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2016 Conference presentations

Our Mandate

To make recommendations to Parliament, provincial legislatures, organised local government and other organs of state on financial and fiscal matters as envisaged in the Constitution and other national legislation.

Our Vision

To provide influential advice for an equitable, efficient and sustainable Intergovernmental Fiscal Relations (IGFR) system.

Our Mission

To provide proactive, expert and independent advice on promoting a sustainable and equitable IGFR system, through evidence based policy analysis to ensure the realization of our Constitutional values.

Recent Publications

2019/2020 Submission for the Division of Revenue

2019 2019 Annual Submission2019/20 Submission for the Division of Revenue

The 2019/20 Financial and Fiscal Commission’s submission is about the difficulties of sustaining equitable economic growth in the face of a constrained fiscal environment. Under the theme of Re-engineering the intergovernmental fiscal relations system for national development in a fiscally constrained environment, focus is on an extensive review of the performance and effectiveness of current intergovernmental fiscal instruments. The submission recommends how fiscal instruments can be re-engineered to better address the eradication of poverty and thereby the reduce inequality. This submission continues with the theme of the 2018/19 Division of Revenue submission with similar assessments of other areas of public finance issues. It reviews the effectiveness and performance of the current intergovernmental fiscal relations (IGFR) system, and makes recommendations to re-engineer current fiscal instruments, incentives and measures to address challenges that may be preventing the achievement of the NDP’s objectives. 

Click here to download the entire document (PDF:4Mb)

Potential Financing Options for Large Cities

Policy Brief 11 - Potential Financing Options for Large Cities

In South Africa large cities face a myriad of challenges including rapid urbanisation, poverty, inequality, unemployment and huge infrastructure needs. Although these are not unique to large cities, the magnitude of the challenges in large cities is greater and is increasingly becoming a major risk to the socioeconomic development of the country. The ability of cities to deal with these challenges depends, to a large extent, on their ability to generate more of their own revenues. As transfers and own revenues for large cities are heavily constrained, it is critical that cities leverage non-traditional and other innovative financing mechanisms. This policy brief summarises the findings of a study that evaluated different non-traditional revenues sources for South Africa’s large cities. Findings from the study suggest different options to enhance borrowing for large cities as well as strategies to improve public private partnership (PPP) deal flows in large cities. In addition, the study brings to the fore the value of land value capture mechanisms.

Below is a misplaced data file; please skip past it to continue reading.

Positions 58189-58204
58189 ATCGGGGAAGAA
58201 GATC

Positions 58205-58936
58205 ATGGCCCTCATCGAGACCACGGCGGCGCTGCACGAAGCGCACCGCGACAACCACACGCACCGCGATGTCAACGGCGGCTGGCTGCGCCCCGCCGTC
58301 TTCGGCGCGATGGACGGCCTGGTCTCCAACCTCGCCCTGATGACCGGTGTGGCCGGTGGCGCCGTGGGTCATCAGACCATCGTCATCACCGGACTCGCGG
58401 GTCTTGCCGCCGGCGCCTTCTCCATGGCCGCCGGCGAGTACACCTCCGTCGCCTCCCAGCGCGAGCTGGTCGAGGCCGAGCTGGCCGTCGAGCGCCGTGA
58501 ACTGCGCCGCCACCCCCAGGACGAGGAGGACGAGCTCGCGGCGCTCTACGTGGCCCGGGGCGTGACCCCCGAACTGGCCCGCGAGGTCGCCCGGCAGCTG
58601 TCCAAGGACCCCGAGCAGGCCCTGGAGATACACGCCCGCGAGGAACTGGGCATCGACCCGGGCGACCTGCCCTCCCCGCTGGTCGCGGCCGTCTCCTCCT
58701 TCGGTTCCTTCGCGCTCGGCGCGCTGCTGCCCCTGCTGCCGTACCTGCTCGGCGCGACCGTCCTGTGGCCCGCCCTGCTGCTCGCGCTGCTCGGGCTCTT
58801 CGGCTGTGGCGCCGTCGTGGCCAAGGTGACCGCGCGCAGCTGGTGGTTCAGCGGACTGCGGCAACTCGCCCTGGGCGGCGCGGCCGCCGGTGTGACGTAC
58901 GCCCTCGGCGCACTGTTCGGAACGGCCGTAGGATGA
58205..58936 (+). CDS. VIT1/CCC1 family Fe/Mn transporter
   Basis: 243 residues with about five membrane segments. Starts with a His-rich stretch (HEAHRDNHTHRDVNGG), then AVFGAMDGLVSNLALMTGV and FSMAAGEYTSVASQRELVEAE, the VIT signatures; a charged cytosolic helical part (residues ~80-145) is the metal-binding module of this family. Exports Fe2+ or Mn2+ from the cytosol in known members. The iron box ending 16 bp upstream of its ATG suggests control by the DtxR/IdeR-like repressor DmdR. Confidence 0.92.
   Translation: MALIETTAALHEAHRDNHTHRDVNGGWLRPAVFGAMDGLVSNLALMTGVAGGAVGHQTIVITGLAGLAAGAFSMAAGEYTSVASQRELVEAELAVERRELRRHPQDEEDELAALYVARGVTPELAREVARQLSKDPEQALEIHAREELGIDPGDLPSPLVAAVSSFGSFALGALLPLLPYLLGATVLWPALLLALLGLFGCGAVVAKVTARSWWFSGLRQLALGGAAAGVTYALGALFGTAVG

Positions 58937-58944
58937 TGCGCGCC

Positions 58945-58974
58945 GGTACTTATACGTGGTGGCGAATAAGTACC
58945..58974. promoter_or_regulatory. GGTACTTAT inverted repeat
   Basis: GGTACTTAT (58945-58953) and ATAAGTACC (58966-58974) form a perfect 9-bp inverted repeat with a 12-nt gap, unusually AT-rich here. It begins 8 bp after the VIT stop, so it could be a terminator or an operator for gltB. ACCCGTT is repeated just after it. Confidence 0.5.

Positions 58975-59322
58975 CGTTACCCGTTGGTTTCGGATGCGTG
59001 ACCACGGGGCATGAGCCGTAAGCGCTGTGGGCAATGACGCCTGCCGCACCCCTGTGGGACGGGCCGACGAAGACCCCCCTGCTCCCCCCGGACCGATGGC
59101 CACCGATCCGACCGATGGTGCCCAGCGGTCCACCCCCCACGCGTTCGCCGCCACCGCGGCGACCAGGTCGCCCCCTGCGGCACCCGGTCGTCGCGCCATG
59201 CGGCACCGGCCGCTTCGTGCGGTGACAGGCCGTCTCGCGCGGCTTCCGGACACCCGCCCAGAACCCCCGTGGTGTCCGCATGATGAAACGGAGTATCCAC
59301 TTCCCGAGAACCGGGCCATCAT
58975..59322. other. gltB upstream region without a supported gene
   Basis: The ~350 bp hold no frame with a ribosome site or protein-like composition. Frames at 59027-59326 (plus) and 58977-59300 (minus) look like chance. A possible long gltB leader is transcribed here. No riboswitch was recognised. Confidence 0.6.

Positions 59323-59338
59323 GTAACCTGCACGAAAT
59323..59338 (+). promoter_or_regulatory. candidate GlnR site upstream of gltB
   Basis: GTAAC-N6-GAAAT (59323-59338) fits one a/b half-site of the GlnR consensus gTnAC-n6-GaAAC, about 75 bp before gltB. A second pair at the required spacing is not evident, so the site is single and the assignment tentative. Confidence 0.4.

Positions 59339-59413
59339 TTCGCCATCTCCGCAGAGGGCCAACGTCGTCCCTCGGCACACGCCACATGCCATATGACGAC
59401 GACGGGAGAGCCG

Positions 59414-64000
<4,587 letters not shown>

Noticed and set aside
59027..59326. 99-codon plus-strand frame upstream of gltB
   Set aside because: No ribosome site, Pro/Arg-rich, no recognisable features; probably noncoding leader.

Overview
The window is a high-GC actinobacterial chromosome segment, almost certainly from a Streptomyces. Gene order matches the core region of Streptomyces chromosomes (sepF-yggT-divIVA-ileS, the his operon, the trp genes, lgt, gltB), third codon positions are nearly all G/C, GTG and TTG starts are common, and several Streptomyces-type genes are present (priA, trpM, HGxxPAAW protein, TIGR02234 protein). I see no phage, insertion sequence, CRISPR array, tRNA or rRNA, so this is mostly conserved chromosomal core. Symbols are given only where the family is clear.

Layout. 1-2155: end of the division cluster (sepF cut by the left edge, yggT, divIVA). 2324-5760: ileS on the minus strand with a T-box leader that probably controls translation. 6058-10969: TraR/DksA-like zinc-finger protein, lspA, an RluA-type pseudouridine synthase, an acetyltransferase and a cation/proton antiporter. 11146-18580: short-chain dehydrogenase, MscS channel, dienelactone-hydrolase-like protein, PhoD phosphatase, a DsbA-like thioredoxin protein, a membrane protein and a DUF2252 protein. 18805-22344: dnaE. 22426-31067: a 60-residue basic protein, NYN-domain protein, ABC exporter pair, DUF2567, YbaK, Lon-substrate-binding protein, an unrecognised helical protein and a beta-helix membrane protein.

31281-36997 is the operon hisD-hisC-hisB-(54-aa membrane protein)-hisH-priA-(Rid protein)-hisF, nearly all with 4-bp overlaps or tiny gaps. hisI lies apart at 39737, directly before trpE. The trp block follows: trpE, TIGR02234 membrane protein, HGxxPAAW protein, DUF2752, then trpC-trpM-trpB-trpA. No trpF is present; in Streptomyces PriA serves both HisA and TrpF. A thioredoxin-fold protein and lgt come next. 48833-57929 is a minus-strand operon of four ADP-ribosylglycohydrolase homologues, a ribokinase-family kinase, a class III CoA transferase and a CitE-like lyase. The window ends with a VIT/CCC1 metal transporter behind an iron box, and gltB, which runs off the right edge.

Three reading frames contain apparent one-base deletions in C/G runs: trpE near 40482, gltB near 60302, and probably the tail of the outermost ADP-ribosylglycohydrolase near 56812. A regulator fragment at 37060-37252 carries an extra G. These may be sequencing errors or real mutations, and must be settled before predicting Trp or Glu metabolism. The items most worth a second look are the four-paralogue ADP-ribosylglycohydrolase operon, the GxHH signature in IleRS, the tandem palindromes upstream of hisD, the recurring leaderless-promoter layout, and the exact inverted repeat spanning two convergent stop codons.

Click here to download this document (PDF:1Mb)

How the Cost of Information and Communication Technology Hampers Implementation of Financial Management Reforms in Lesser-Resourced Municipalities

Policy Brief 10 - How the Cost of Information and Communication Technology Hampers Implementation of Financial Management Reforms in Lesser-Resourced Municipalities

Currently South Africa has 278 municipalities with varying capabilities and capacity. The Municipal Finance Management Act requires municipalities to maintain efficient, effective and transparent systems and implement proper financial record keeping. One of the key reforms spearheaded in this regard is the Municipal Standard Chart of Accounts (mSCOA). Implementation of mSCOA is information and communication technology intensive and thus expensive. A consequence of this is that many municipalities will not be able to achieve compliance by the compulsory implementation date of July 2017. Given the potential benefits associated with ensuring a national standard around financial reporting at the local government level, it is recommended that ring-fenced funding in respect of mSCOA implementation be made available for lesser-resourced municipalities and that technical assistance be provided to the most under-resourced municipalities to assist with change management.

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2018/19 Technical Report

2018/19 Technical Report

The main purpose of this Technical Report is to explore how improving the efficiency of intergovernmental fiscal relations (IGFR) can assist national government, provinces and municipalities to stimulate urban development through prioritising public investments and interventions. If managed properly, fiscal reforms for urban development can bring about greater inter-regional equity and potential economic growth. While the focus of the Submission is on urban areas, the debate should not be an either/or choice between urban and rural development, as both exist in parallel throughout South Africa. The Commission is also interested in rural development as shown in previous submissions, as both rural and urban regions can contribute to national growth and poverty alleviation.  

Click here to download this document. (PDF: 7Mb)

2016/2017 Annual Report

2016/17 Annual Report